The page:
PS Seeks Input on Harness and Tether Design

Posted by Darrell Nicholson at 02:29PM - Comments: (9)


We’ve received some good suggestions from readers in response to my editorial in the March issue of Practical Sailor that described our tether and harness design project. Similar to what we did with toddler life jackets back in 2007, the plan is to solicit input from experts in the field, other sailors, and PS readers to try to come up with an improved design for inflatable PFD/harnesses. Because the tether is such an integral part of the PFD/harness when sailing offshore, we plan to work on improved tether designs as well.

While this project has been simmering in the back of my head for a while, it became a high priority in the wake of the WingNuts capsize in last year's Chicago Yacht Club Chicago to Mackinac Race. We will be reporting on that accident in detail in the April issue, which should be available online soon.

As a first step in this project, we’ve done some preliminary research in the water. A few weeks ago, Technical Editor Ralph Naranjo and his wife, Lenore, dropped by our office in Sarasota, Fla., and we took some time to re-test a few of the inflatable PFD/harnesses that PS had previously tested. We wanted to see what sort of problems would arise in extreme situations when a person was caught beneath the hull of a boat or dinghy with his PFD inflated.

A fully inflated PFD/harness can be tight around the neck, even without bulky clothes underneath.

Granted, the chances of this happening to any sailor are extremely rare, but it has happened before and will no doubt happen again. Our experience with similar, more likely, scenarios such as trying to climb back aboard with a fully inflated PFD, suggested that this capsize scenario was an event worth looking into. Could you escape? If too much buoyancy is a problem, how long would it take to deflate the PFD?

If you visit many of the sailboat racing websites these days, you’ll see an active discussion regarding auto-inflation versus manual inflation on a PFD/harness. Some sailors disarm the auto-inflation feature because they worry that an accidental auto-inflation caused when the PFD/harness gets wet—either from rain, sea spray, or boarding sea—could put them at risk on deck. This is something to consider. Our own testing has found that some self-inflating PFD/harnesses will inflate when the harness is simply doused with a hose. The most resistant types were the hydrostatic releases, such as those designed by CM Hammar, which are triggered by a pressure change caused by complete immersion.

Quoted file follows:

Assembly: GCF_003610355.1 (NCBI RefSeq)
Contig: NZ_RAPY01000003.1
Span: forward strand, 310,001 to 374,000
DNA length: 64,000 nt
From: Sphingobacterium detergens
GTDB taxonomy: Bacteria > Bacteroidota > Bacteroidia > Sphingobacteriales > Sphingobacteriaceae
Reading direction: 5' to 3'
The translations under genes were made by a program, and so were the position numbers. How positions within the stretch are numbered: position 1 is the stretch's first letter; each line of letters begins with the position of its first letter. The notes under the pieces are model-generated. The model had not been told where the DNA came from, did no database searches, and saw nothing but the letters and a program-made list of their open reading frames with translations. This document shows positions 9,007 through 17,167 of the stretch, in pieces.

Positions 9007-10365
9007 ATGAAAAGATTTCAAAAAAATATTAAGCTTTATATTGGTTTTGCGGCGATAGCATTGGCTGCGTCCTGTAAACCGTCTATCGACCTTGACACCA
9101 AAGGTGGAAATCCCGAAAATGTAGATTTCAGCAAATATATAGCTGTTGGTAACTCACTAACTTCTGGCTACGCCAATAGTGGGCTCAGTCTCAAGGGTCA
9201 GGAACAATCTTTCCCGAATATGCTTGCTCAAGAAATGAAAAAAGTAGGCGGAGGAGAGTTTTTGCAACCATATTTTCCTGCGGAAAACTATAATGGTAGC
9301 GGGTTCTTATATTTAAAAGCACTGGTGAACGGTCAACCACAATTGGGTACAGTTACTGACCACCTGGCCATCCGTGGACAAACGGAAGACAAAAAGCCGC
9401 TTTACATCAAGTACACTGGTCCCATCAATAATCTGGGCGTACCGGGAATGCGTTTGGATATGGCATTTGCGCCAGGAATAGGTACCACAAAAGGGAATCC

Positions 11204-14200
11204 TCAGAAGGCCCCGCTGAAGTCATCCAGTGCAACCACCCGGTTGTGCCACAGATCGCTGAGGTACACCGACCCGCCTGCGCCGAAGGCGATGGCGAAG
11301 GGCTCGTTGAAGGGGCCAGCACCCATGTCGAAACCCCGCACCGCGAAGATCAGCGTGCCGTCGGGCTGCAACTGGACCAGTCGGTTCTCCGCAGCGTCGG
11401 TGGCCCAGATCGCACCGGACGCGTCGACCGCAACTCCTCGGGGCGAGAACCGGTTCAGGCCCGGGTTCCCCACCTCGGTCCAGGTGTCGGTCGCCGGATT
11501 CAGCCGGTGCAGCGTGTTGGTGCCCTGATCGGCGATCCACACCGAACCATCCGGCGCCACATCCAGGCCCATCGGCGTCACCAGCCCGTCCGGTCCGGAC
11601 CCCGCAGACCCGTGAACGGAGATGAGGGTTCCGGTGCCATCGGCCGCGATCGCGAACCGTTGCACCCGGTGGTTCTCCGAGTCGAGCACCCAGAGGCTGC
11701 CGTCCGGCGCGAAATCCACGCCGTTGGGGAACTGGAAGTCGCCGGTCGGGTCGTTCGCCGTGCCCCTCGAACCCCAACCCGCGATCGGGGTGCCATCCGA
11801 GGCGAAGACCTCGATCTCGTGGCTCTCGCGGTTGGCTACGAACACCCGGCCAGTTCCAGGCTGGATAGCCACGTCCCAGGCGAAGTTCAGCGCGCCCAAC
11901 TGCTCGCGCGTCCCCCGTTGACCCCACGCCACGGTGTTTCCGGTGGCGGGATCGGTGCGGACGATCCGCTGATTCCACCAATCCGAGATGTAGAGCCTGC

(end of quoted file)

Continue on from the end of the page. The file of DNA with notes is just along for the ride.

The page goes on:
Anyone who is considering disabling the auto-inflation feature is probably aware of the most obvious consequence—if you are knocked unconscious, your PFD won’t inflate. But there are two other consequences that you should be aware of. First, the pull-tab on the manual inflation may not be so easy to grab and pull in an emergency. These are small plastic pull tabs and if you are wearing a lot of clothing or panicked, you might suddenly find yourself treading water, unable to inflate your vest.

Secondly, you should be aware of what is called the “gasp reflex.” This can occur when a person suddenly hits the water—particularly cold water. Instead of holding his breath, the victim gasps and ingests water, and this reflex that can result in drowning. We have little idea how many of the existing auto-inflate designs would prevent the ingestion of water in a “gasp reflex” incident. However, an auto-inflate device would still be more likely to save person’s life who had experienced this reflex. At least the auto-inflate PFD/harness would give the victim a second chance to recover with his or her head above the water.

Another point worth mentioning: If you typically sail with foul-weather gear and/or insulating layers under your PFD/harness, you should inflate your PFD sometime while you are wearing these clothes as a test. You will likely find the compression around the neck to be startling, enough to incite a brief moment of claustrophobic panic.

Finally, on the topic of tethers. If you have a tether with both short and long “legs” to attach to the boat, you should not "stow" the loose, unused leg by attaching it to the harness clip-in point. If you have to release yourself from the tether, you are making it doubly hard to get free because you now have not one but two clips to undo. Some people loop the loose leg over their shoulder, or put it on a velcro loop. One solution is to attach the loose leg to a point on the tether itself, but few designs we’ve seen offer a convenient place for this. This, in our view, is one of the many problems in this type of gear that still needs resolving.

I invite anyone who is interested in contributing expertise or suggestions to our PFD/harness design project to contact me directly at



Comments (9)

We test a variety of non-USCG approved buoyancy aids in the July 2013 issue. The only one our testers found as practical for diving would be the Sea Tee, from Float-Tech. It is basically a manually-inflatable rash guard/swim shirt.

Posted by: Darrell | June 9, 2013 4:34 PM    Report this comment

Way late to this party, but just now seeking a custom PFD because nothing exists that is what I want. As a diver who has spent untold hours in the eastern Pacific, sometimes in serious chop, waiting for a tender to collect me and as someone who's "girls" provide quite the frontal buoyancy, I was hoping to find something akin to a BPW (backplate wing)BC that could be used. Doesn't exist and why not? Makes a lot more sense to me. Think inflatable PFD with the lift in the back and the harness in the front. Many accessories attachable by d rings. Often too hot for foam PFDs. May have to fashion my own USCG approved or not, I think it would be more effective in the water and more comfortable out of the water. Will have to be only self inflatable. Not sure any PFD is going to keep an unconscious person's face out of the water.